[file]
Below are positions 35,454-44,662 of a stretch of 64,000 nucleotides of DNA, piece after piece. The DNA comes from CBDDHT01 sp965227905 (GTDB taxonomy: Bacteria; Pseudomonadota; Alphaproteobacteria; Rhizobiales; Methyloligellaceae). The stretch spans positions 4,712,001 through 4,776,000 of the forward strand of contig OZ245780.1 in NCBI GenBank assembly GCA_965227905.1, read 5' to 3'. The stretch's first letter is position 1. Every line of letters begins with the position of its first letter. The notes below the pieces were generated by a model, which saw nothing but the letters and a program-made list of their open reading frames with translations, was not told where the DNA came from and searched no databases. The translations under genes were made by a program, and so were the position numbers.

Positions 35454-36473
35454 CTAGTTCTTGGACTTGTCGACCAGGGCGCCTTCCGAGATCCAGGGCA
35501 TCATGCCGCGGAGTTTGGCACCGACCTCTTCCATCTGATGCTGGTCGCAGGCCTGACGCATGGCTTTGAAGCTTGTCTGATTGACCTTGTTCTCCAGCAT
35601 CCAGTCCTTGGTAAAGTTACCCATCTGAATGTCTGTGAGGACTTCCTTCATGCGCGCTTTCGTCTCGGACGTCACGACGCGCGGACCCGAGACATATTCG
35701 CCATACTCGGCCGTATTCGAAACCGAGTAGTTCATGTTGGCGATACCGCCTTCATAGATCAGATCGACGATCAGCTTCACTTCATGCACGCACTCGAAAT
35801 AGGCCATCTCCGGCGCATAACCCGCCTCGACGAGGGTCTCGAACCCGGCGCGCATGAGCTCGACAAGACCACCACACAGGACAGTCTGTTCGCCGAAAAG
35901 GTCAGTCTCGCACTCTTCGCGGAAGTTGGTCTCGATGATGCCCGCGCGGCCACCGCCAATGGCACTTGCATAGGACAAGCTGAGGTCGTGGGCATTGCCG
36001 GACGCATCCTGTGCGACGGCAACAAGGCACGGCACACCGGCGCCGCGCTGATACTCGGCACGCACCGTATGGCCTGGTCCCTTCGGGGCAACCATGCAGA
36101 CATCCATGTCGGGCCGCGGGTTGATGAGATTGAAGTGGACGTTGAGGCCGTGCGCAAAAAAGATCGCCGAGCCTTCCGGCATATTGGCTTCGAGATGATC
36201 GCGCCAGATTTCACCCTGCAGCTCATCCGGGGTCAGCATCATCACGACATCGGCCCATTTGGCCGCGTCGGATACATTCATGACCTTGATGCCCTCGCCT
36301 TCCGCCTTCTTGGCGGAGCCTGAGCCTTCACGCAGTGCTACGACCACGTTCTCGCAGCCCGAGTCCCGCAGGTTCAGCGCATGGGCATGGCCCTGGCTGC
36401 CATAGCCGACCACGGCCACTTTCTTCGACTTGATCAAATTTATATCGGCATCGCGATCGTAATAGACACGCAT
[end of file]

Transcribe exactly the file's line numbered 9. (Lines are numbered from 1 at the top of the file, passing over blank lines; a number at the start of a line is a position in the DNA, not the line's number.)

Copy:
36001 GACGCATCCTGTGCGACGGCAACAAGGCACGGCACACCGGCGCCGCGCTGATACTCGGCACGCACCGTATGGCCTGGTCCCTTCGGGGCAACCATGCAGA